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My practice is increasing as my headaches from looking at the gas bubble in my eye wane.  It’s barely a distraction anymore and I can see the music now.  I’m working on Schroeder #26, which has combinations of 6 note bows, 2 note bows, and single note bows. I still need to get this smooth.    I still would like to take it easy and hope I’m one of the twenty percent who don’t need cataract surgery after my procedure.

The moral of this story is to practice today because as you get older, there are more health issues, and more family illness to care for.  Since t his is a journal about starting the cello at mid-life, this is relevant.  I once thought I had twenty-five years to learn what I need to before retirement.  Now, I realize it’s effectively more like fifteen to twenty.  Of course, this is just for planning purposes.  If I stay healthy, there’s no reason I can’t keep learning.woodland-road-falling-leaf-natural-38537.jpeg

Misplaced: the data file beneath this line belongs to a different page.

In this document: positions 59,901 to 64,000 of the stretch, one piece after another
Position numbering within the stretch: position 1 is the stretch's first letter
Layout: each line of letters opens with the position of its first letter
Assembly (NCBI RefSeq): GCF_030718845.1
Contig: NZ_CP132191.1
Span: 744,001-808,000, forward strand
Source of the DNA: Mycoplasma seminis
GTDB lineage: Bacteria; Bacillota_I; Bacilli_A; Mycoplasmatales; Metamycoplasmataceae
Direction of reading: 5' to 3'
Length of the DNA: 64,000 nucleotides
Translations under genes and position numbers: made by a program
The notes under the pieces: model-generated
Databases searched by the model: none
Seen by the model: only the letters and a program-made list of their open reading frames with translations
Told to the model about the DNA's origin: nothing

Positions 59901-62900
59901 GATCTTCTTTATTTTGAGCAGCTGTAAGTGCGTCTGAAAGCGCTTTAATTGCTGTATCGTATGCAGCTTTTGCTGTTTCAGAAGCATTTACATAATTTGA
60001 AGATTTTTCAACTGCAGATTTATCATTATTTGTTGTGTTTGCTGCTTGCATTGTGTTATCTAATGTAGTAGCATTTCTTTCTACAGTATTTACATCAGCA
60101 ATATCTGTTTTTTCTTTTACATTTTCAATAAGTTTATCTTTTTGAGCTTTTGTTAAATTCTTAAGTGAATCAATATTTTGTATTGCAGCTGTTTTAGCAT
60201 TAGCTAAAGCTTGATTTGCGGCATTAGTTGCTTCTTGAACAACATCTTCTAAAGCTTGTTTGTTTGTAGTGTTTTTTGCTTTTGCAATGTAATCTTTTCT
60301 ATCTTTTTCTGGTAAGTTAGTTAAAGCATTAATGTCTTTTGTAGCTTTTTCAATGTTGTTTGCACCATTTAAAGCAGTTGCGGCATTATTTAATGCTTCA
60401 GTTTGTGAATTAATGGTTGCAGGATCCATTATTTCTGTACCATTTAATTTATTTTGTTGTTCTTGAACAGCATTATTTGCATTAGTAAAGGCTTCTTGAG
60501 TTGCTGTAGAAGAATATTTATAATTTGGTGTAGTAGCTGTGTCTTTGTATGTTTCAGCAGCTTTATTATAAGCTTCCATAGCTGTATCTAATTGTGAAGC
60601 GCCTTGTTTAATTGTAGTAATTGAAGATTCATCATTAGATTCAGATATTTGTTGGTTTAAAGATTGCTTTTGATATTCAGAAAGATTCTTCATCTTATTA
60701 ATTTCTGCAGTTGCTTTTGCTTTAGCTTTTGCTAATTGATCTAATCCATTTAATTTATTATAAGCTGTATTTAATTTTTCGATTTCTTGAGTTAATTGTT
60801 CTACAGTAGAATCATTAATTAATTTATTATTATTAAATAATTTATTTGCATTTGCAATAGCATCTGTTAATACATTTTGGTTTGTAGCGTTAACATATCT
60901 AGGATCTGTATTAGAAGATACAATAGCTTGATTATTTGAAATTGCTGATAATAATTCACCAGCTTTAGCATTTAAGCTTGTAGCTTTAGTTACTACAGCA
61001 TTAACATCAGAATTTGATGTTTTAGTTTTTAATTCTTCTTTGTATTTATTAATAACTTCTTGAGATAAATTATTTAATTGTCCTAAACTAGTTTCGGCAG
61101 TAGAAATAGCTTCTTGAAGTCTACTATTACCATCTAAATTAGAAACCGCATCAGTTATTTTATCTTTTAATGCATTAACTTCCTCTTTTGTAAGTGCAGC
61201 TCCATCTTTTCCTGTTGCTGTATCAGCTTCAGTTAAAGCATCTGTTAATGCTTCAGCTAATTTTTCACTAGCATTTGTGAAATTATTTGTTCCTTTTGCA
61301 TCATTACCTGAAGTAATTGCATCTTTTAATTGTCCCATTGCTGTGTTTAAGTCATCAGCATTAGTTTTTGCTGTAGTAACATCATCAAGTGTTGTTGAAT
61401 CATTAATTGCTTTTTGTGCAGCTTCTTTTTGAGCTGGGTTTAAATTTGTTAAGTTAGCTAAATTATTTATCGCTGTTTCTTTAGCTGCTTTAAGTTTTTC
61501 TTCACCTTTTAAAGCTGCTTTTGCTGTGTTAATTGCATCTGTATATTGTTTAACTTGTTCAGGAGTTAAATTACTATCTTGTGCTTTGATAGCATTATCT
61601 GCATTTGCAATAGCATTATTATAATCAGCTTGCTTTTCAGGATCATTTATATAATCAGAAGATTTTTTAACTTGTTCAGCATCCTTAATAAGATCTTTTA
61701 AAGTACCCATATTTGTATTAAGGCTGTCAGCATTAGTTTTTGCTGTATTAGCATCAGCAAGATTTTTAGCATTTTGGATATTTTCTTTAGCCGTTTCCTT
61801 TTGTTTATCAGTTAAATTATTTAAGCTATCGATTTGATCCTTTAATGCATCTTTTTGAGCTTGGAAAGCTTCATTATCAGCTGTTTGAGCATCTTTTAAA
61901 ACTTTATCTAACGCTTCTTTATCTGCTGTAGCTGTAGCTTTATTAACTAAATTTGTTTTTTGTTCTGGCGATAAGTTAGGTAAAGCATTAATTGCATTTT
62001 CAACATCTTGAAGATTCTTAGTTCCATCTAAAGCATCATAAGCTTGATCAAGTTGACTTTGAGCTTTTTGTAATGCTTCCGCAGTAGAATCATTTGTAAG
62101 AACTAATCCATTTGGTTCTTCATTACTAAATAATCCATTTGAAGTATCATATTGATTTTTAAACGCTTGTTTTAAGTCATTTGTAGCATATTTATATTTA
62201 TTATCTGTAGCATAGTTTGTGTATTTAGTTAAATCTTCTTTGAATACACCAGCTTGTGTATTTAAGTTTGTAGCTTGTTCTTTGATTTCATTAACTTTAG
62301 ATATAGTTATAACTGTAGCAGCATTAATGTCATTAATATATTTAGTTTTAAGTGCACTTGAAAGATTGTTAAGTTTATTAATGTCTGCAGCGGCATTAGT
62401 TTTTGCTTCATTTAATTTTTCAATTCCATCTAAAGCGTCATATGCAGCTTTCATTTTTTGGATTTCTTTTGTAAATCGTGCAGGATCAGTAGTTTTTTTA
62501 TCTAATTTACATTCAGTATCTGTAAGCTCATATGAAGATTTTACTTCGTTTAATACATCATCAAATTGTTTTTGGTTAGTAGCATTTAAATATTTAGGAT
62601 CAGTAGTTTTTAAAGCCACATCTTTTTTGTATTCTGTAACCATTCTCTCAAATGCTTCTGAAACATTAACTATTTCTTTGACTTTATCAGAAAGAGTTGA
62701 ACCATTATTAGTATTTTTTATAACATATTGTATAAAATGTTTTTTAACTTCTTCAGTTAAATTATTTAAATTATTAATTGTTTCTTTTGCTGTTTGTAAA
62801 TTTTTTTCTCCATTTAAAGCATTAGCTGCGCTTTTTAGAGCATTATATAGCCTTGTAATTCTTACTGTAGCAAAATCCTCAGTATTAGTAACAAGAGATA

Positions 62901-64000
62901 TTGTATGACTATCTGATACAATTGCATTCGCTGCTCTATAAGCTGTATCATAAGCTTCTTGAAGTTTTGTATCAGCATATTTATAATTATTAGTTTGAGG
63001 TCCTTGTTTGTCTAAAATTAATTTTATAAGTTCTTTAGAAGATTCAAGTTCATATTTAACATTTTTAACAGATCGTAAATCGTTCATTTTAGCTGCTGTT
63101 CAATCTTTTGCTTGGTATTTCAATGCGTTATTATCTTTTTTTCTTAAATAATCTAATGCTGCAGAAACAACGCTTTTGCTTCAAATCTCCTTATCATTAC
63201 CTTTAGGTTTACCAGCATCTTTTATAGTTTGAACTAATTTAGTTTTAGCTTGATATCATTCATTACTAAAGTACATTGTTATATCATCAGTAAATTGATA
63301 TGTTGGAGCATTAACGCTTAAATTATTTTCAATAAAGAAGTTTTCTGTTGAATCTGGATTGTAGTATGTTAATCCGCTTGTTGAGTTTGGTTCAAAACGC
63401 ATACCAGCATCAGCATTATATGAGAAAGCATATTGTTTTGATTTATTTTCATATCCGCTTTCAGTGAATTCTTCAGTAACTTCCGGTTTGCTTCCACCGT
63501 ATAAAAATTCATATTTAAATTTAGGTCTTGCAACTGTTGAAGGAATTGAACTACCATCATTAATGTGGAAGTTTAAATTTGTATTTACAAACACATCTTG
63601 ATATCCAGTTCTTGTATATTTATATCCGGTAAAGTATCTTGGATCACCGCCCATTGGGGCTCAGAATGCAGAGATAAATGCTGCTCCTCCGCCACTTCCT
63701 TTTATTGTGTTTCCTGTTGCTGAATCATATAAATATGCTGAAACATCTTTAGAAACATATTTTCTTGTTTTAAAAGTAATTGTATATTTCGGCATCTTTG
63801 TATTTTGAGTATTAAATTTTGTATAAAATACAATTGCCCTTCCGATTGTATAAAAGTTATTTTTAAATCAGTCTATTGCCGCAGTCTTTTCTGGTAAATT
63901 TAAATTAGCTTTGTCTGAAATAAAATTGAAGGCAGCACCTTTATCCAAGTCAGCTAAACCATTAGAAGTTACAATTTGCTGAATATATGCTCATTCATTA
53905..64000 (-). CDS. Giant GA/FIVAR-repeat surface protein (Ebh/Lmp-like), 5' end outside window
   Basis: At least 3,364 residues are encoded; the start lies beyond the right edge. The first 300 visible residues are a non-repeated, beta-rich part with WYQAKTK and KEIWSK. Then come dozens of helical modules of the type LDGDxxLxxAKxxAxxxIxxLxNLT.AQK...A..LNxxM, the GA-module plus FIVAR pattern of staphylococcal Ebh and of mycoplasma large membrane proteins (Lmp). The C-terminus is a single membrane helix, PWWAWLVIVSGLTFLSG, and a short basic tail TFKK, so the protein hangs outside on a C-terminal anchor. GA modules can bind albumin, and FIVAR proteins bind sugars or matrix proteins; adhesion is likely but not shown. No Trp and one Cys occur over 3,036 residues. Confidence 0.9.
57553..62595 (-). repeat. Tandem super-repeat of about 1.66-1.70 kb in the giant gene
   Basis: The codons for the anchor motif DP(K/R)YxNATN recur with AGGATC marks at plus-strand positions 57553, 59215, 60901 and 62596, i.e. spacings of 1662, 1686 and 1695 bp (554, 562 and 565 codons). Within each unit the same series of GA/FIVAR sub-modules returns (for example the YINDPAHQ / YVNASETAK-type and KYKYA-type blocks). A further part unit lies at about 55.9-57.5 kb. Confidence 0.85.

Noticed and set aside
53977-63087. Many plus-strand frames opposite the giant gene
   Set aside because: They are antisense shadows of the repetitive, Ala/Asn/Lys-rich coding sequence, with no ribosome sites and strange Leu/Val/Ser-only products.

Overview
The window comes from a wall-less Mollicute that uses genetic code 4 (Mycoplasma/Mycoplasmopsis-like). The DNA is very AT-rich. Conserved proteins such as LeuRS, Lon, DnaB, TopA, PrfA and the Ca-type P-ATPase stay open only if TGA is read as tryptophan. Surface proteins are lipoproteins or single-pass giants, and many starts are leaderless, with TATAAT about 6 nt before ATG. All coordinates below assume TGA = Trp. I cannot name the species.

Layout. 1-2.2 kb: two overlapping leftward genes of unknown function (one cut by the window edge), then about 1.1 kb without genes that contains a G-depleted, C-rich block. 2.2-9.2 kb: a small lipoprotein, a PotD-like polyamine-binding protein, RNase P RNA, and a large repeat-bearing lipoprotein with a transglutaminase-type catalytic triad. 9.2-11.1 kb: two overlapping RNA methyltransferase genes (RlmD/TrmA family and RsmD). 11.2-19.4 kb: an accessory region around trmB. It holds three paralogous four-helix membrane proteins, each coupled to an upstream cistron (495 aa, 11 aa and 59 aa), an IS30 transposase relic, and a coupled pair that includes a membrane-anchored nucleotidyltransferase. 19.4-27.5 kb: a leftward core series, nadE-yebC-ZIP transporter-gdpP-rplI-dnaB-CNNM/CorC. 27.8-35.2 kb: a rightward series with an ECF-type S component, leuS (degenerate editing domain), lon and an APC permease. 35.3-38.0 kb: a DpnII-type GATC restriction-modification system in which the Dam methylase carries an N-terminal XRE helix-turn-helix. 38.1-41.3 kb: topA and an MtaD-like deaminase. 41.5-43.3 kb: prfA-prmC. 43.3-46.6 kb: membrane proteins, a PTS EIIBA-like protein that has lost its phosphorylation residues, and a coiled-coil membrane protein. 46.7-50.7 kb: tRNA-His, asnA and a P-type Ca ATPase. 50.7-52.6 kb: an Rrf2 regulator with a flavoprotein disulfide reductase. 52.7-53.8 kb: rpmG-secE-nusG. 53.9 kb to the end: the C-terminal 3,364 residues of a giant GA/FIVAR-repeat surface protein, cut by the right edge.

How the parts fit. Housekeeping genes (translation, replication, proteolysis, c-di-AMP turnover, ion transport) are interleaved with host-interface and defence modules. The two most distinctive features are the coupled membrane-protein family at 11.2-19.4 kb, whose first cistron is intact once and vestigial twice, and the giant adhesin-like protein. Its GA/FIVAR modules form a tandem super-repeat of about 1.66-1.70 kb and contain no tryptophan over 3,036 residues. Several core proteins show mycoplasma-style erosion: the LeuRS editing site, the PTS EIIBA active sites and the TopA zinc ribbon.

On my G minor scale, focusing on intonation from C down to G in the third octave.  There are enough resonating notes here, and I wonder what is the best strategy to stay in tune.  I’d like to train my ear to hear that high G and just “know” it’s right.  That can be my home base for coming back down.

In bowing in general, Aurora tells me I need to think about the trajectory of the bow first and let my arm follow, or as she puts it “let the bow move your arm”.